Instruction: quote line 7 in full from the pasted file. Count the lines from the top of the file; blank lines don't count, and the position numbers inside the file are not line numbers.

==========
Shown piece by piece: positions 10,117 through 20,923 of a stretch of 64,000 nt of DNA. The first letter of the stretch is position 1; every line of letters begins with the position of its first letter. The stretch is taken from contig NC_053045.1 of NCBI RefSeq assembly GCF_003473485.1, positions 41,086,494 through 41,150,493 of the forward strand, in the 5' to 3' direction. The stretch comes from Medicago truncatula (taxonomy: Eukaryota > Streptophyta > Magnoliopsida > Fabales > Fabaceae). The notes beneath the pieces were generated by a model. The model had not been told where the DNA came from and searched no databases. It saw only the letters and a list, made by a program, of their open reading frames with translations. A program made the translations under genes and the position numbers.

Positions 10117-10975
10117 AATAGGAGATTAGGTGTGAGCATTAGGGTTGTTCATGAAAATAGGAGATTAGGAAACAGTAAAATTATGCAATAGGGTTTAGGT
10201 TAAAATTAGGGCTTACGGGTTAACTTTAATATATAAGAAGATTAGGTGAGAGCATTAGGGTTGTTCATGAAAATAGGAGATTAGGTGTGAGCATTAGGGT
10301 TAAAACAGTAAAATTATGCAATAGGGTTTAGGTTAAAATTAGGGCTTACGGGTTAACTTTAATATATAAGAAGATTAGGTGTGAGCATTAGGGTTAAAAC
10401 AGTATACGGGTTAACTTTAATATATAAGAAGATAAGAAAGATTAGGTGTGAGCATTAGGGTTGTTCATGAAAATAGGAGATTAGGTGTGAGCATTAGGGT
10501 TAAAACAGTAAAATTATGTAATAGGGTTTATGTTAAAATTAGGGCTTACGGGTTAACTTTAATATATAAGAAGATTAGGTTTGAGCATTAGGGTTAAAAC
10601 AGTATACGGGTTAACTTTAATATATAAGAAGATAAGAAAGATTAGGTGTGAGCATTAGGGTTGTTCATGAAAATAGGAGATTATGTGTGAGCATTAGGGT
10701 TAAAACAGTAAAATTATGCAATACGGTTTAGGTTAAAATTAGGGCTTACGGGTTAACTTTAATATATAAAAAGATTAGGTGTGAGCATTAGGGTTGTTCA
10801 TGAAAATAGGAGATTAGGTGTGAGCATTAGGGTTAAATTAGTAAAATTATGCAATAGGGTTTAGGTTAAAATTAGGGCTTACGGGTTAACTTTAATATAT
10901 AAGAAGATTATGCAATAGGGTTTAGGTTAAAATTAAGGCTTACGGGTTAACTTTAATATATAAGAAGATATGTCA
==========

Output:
10501 TAAAACAGTAAAATTATGTAATAGGGTTTATGTTAAAATTAGGGCTTACGGGTTAACTTTAATATATAAGAAGATTAGGTTTGAGCATTAGGGTTAAAAC